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Beavers v. State

Court of Appeals of Alabama
Oct 30, 1945
23 So. 2d 602 (Ala. Crim. App. 1945)

Opinion

8 Div. 437.

March 13, 1945. Rehearing Denied June 26, 1945. Affirmed on Mandate October 30, 1945.

Appeal from Circuit Court, Jackson County; W. J. Haralson, Judge.

Bill Beavers was convicted of manslaughter in the first degree, and he appeals.

Reversed and remanded.

Certiorari granted by Supreme Court in Beavers v. State, 247 Ala. 181, 23 So.2d 604.

The following charge was refused to defendant:

Charge 8. "The Court charges the Jury that in all criminal cases under the law of our land every man on trial has the right to offer his standing in the community before the Jury, not for the purpose of disproving that he did not do a thing or that he did do a thing, but if he can show a good reputation it is for the jury to look at that reputation in connection with all the rest of the evidence to say whether or not a man of such standing would have done the thing he is charged with having done; and, if after considering all the testimony, the jury is of the opinion or have a reasonable doubt as to whether a man would do what he is charged with having done, bearing that good reputation, if the jury believe that has been established, then that may be sufficient to generate a reasonable doubt; but you do not acquit by reason of the good reputation that a man established, but by reason of the reasonable doubt engendered by having established a good reputation."

Proctor Snodgrass, of Scottsboro, for appellant.

The evidence shows without contradiction that appellant was a man of good character. This being true, he was entitled, under all the rules of law, to have the jury properly instructed with reference to whatever benefits he was entitled to in the trial of the criminal charge by virtue of his being a man of good character. Charge 7 has been approved and its refusal was error to reverse. Maddox v. State, 20 Ala. App. 497, 103 So. 99; Savage v. State, 23 Ala. App. 372, 125 So. 790; Taylor v. State, 149 Ala. 32, 42 So. 996; Bogle v. State, 27 Ala. App. 215, 169 So. 332. Charge 8 is a good charge, refusal of which was error. Camillieri v. State, 19 Ala. App. 521, 99 So. 66; Id., 210 Ala. 629, 99 So. 68; Clayton v. State, 23 Ala. App. 150, 123 So. 250; Thompson v. State, 23 Ala. App. 529, 128 So. 461.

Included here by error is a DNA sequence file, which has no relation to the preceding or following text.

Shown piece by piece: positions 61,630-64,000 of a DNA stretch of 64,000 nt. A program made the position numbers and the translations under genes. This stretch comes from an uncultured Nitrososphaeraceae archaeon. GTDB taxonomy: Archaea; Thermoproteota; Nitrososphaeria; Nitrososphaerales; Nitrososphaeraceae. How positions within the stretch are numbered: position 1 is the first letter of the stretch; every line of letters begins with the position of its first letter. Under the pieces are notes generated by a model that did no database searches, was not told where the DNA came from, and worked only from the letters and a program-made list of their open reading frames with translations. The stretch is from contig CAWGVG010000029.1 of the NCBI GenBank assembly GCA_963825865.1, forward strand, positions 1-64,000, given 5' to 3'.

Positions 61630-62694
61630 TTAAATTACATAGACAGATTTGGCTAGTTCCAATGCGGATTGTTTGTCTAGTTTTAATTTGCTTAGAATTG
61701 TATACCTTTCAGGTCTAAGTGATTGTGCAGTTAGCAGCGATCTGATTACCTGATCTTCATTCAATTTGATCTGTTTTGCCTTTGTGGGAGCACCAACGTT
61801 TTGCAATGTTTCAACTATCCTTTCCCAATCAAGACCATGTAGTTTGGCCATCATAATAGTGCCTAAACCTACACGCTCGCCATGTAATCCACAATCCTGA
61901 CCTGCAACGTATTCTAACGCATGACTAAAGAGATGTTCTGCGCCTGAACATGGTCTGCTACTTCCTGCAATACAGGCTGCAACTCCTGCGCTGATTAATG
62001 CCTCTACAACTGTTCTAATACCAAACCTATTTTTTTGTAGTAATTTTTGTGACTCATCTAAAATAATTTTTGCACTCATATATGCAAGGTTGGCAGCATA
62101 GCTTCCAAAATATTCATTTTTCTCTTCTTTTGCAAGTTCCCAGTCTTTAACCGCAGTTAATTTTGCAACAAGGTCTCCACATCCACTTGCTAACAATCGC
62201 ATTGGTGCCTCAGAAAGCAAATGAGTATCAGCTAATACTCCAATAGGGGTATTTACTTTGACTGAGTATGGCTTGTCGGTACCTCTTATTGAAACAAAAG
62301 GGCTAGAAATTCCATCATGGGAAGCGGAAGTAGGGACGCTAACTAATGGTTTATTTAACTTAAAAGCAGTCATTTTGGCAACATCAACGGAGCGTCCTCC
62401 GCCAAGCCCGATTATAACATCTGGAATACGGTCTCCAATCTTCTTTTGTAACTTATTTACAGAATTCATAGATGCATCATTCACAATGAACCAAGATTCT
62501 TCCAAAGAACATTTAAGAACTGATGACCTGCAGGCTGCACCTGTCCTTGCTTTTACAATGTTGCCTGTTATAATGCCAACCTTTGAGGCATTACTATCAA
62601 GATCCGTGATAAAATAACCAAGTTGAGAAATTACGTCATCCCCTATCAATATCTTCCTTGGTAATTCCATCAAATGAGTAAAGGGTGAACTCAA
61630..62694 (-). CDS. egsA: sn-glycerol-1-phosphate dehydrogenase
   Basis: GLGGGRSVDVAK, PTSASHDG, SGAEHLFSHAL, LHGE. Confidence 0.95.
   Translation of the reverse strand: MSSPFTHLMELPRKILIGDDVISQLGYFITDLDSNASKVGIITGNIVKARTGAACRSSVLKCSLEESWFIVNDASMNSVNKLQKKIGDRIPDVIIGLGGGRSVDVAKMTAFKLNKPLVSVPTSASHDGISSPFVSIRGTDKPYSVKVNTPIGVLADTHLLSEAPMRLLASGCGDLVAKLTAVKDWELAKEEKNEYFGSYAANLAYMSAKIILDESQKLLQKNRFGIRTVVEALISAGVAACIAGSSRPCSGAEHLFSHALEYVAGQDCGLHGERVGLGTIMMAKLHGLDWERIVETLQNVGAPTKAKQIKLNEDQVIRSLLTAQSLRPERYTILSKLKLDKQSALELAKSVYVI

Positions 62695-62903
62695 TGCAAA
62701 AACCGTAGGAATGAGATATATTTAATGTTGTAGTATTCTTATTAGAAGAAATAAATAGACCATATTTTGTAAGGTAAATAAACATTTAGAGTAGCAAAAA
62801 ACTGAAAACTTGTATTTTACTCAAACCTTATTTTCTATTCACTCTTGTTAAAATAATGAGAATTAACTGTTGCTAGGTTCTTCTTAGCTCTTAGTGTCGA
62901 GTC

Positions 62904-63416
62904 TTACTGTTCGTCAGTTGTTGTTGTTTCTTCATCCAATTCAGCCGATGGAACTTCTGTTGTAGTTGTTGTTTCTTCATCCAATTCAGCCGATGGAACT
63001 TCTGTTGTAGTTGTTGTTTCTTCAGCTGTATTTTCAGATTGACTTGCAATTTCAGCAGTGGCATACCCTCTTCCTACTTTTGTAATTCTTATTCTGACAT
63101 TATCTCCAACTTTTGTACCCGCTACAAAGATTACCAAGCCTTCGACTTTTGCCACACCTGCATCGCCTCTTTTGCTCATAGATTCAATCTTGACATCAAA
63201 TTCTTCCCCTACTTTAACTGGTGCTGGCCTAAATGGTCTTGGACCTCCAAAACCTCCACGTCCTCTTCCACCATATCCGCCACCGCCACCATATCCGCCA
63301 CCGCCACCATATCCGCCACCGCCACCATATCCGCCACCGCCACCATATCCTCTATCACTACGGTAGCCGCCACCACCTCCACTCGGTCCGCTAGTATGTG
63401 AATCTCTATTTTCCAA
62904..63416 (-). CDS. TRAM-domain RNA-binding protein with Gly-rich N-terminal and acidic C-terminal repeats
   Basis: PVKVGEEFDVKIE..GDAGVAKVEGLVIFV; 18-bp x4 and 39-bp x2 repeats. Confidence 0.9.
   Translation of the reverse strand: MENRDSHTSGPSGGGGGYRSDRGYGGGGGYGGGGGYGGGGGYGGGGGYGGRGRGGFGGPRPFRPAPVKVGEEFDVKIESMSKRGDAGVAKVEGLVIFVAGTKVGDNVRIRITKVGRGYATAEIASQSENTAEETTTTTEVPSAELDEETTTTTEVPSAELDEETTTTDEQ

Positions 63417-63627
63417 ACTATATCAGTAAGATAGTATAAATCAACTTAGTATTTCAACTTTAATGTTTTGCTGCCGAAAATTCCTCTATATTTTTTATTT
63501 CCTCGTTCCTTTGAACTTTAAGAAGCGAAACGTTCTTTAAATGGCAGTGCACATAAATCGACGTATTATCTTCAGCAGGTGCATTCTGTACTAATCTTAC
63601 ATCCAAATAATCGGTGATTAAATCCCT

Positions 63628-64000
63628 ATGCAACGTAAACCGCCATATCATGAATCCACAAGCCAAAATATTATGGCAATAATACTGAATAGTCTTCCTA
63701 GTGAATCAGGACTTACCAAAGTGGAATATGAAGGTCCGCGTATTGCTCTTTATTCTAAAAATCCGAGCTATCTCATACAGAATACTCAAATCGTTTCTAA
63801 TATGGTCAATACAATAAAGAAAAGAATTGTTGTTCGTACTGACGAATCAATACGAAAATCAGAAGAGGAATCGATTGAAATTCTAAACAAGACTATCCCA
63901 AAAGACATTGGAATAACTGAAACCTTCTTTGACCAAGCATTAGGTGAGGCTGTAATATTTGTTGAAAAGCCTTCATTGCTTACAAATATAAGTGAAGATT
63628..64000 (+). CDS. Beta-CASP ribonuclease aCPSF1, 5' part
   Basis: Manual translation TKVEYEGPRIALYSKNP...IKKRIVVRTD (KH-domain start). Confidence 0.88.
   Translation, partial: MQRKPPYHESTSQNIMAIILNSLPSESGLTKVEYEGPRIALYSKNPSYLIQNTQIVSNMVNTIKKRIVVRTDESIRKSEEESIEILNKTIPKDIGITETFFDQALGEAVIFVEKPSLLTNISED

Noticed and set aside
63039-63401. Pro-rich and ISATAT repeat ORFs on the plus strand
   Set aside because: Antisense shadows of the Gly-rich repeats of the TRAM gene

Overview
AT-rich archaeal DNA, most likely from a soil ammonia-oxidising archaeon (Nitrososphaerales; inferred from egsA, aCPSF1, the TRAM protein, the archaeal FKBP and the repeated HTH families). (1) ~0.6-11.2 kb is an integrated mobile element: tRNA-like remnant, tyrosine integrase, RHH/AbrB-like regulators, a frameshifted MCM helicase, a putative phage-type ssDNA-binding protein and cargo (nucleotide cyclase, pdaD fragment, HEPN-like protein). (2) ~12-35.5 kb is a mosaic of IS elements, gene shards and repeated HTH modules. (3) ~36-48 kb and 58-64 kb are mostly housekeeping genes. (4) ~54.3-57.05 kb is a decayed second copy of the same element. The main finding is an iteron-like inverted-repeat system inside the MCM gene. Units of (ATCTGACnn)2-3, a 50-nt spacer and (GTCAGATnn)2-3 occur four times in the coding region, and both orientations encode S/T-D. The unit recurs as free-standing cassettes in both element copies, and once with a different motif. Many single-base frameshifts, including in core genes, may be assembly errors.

Wm. N. McQueen, Acting Atty. Gen., and John O. Harris, Asst. Atty. Gen., for the State.

The refused charges were adequately covered by the oral charge of the court; it is not reversible error to refuse a charge, though a correct statement of law, where the same rule of law is substantially given to the jury in the oral charge. Collins v. State, 27 Ala. App. 499, 176 So. 219; Clark v. State, 28 Ala. App. 448, 186 So. 778; Pate v. State, 25 Ala. App. 217, 145 So. 500. Charge 7 has been expressly condemned. Bowen v. State, 217 Ala. 574, 117 So. 204; Gulledge v. State, 232 Ala. 209, 167 So. 252; Daniels v. State, 243 Ala. 675, 11 So.2d 756; Ducett v. State, 186 Ala. 34, 65 So. 351.


Appellant was convicted of the offense of manslaughter in the first degree and his punishment fixed at imprisonment in the penitentiary for the term of one year and three months.

It seems not worth while to make a detailed statement of the evidence. For the purpose of what we will have to say it is sufficient to merely remark that it was in hopeless conflict.

There seems no dispute but that appellant, who was City Marshal of the town of Bridgeport, along with another officer, Walter Brown, was, within the police jurisdiction of the Town of Bridgeport, undertaking to arrest the deceased, Frank Cox, at the time said deceased was shot and killed.

Whether or not the attempted arrest was lawful; in fact, whether or not appellant was justified in what he did — all under able and fair instructions by the court, evincing much care and ability — were questions properly submitted to the jury under the, as said, violently conflicting testimony.

But, as resourceful counsel here representing appellant so aptly say, it was a case where he, an officer of long experience, who proved an excellent character and reputation, was peculiarly in need of having the jury fully and accurately instructed as to just what weight they should give testimony bearing on the "good character" of appellant.

To this end, appellant requested that the court give to the jury the following written charge, viz.: "7. The court charges the jury that proof of good character, if proved to your reasonable satisfaction, may be sufficient to authorize you to acquit the defendant when taken in connection with all the other testimony." And the court refused.